Recovery Strategy for the Leatherback Turtle in Atlantic Canada
- Executive Summary
- 1. Introduction
- 2. Background
- 3. Critical Habitat
- 4. Recovery
- 5. Identification of Knowledge Gaps
- 6. Actions Completed or Underway
- 7. Statement of when one or more Recovery Action Plans will be Completed
- 8. Socio-Economic Considerations
- 9. Activities Permitted by the Recovery Strategy
- 10. Anticipated Challenges for Recovery
- 11. References
- Appendix A
- Appendix B
- Appendix C
8. Socio-Economic Considerations
Under SARA , one or more action plans must be prepared to implement the recovery strategy. The action plan(s) must include an evaluation of the socio-economic costs of the action plan and the benefits derived from its implementation [Section 49(1)(e)]. Because it is not currently possible to identify the preferred suite of leatherback turtle recovery tools, it is only possible to make general statements about the costs and benefits of leatherback turtle conservation and recovery at this time.
The costs of conservation tend to be "upfront" costs and are often concentrated geographically or by industry sector. The benefits of conservation, on the other hand, tend to be diffuse across society and may not be realized until some time in the future.
For the public sector, the costs associated with conservation and recovery may include the costs of gathering information (including scientific investigation), consultations, negotiations, monitoring and enforcement. Care must be taken to properly account for the net costs and benefits of various sectors – one person's "cost" may be another person's "benefit". A second important consideration is that monitoring and enforcement can rapidly become prohibitively expensive when resource users do not "buy in" to action plans. This highlights the potential importance of public sector investments in conservation awareness programmes, consultation, and trust-building activities as part of broad conservation and recovery programmes.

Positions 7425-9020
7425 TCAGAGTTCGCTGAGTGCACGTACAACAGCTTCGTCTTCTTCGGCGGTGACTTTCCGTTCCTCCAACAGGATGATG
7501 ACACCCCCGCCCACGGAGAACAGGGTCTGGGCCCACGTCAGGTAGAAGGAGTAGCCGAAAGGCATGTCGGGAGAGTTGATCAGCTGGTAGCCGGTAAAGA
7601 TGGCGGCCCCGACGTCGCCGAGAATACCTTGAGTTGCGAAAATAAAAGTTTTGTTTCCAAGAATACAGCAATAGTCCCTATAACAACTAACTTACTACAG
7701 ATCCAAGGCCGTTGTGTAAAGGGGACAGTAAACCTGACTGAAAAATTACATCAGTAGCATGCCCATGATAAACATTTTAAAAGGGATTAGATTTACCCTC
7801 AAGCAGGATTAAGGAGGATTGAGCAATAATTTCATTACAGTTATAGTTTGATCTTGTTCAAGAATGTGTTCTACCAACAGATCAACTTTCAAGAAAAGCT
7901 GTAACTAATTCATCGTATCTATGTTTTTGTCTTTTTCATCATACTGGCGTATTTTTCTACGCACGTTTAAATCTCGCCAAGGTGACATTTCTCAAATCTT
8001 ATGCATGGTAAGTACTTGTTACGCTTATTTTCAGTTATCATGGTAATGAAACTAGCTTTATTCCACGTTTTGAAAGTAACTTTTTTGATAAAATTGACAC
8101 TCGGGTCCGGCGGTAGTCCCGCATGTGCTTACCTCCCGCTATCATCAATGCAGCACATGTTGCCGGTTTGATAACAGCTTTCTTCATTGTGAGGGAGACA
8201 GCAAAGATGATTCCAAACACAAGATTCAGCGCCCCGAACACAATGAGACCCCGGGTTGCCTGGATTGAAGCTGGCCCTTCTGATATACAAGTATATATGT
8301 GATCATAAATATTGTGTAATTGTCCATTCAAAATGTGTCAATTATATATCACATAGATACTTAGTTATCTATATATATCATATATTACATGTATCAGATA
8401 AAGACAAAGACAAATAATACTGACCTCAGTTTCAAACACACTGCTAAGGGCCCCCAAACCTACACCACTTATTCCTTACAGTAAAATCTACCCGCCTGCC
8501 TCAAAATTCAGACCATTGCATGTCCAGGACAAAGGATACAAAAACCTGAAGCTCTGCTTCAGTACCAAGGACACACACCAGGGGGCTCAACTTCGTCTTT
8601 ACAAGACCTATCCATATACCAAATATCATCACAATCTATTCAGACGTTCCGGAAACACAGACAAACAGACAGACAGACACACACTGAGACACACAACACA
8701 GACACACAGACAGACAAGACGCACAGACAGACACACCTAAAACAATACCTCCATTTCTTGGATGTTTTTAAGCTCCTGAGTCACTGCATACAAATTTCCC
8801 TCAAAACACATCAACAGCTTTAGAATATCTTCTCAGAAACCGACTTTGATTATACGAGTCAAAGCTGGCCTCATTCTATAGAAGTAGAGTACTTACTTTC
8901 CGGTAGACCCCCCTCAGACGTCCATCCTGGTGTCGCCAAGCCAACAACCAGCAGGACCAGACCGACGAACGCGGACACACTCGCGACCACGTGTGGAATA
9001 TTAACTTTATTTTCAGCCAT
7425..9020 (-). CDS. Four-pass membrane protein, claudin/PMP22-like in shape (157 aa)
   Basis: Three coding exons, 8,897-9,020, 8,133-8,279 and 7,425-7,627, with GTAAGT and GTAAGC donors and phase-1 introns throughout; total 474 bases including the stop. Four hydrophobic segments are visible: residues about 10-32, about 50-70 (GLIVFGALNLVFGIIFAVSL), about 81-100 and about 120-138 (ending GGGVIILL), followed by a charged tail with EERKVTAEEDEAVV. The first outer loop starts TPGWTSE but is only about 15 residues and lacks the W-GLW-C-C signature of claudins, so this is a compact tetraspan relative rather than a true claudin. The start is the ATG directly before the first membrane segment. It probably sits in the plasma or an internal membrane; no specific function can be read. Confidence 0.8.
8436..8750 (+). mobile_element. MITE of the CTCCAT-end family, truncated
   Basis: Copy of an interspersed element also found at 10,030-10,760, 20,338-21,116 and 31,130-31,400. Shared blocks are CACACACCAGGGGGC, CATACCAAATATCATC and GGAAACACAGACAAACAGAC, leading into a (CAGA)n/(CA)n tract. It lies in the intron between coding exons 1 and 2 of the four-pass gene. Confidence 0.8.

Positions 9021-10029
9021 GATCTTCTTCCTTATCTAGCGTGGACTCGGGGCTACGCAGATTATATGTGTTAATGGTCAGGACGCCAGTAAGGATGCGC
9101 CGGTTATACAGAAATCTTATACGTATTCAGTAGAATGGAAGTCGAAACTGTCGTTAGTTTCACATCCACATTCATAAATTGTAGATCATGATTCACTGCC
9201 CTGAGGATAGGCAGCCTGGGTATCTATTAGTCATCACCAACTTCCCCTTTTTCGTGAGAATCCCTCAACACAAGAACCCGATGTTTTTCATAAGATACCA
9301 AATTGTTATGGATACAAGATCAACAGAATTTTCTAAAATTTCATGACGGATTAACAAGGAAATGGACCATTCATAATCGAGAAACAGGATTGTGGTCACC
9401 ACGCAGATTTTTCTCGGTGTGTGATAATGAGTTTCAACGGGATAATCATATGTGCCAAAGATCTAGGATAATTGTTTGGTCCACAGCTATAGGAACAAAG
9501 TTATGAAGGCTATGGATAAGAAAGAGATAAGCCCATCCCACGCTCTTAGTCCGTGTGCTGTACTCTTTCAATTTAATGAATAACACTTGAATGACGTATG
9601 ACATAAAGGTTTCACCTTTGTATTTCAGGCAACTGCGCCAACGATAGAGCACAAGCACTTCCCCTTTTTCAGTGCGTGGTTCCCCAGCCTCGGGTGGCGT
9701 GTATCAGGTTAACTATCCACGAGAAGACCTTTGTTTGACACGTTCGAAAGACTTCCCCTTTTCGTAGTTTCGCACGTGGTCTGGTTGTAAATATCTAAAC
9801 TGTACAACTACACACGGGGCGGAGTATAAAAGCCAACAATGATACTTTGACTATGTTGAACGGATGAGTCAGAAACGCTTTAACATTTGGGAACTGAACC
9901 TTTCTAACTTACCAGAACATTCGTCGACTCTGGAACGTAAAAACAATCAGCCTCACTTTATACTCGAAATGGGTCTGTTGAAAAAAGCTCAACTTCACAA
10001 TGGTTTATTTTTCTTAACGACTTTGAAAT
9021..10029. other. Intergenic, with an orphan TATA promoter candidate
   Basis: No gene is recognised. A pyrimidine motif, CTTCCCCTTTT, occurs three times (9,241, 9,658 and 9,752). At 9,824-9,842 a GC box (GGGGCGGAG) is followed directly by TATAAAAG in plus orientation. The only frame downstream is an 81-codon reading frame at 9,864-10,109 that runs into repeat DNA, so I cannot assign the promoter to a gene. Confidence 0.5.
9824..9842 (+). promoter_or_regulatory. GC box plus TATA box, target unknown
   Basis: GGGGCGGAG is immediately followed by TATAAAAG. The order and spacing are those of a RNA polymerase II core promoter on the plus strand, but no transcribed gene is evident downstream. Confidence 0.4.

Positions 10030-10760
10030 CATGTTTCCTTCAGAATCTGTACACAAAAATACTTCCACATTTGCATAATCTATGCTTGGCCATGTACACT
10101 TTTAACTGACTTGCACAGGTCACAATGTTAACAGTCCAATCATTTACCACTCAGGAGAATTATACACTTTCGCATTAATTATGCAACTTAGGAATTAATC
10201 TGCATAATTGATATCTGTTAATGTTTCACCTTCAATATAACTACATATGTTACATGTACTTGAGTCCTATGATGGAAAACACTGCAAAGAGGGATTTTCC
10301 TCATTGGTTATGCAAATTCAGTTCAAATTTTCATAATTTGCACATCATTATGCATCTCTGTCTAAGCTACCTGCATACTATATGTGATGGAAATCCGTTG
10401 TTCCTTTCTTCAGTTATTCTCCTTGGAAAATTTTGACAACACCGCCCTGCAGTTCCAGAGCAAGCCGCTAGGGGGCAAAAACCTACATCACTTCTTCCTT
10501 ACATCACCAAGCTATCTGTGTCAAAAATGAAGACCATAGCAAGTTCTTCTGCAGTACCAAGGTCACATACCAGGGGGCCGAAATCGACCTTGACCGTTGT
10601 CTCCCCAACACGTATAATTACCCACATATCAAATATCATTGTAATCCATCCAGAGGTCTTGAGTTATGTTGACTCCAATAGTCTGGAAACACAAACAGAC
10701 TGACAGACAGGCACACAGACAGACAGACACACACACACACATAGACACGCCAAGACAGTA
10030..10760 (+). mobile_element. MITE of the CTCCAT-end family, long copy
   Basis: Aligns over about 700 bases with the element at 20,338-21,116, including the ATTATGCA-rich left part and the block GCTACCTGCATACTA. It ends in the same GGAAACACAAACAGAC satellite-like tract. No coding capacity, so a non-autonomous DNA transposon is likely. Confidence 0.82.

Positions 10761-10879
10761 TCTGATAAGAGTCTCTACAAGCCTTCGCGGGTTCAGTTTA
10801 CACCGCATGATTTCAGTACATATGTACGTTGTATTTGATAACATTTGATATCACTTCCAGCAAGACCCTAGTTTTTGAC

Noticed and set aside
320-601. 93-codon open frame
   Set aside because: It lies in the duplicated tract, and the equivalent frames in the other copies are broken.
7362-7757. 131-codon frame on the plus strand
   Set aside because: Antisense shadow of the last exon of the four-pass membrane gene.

The benefits of leatherback turtle conservation and recovery accruing to Canadian society could include: Non-consumptive direct use value (e.g., wildlife viewing tours); Indirect use value (e.g., contributions by the animal to the regulation of ecosystem services); Information value (e.g., the value of documenting key life history parameters that could be used for population modeling and better management in the future); Value to future generations; and Existence value (i.e., the value of leatherback turtles to Canadians who will never "use" them in any way).
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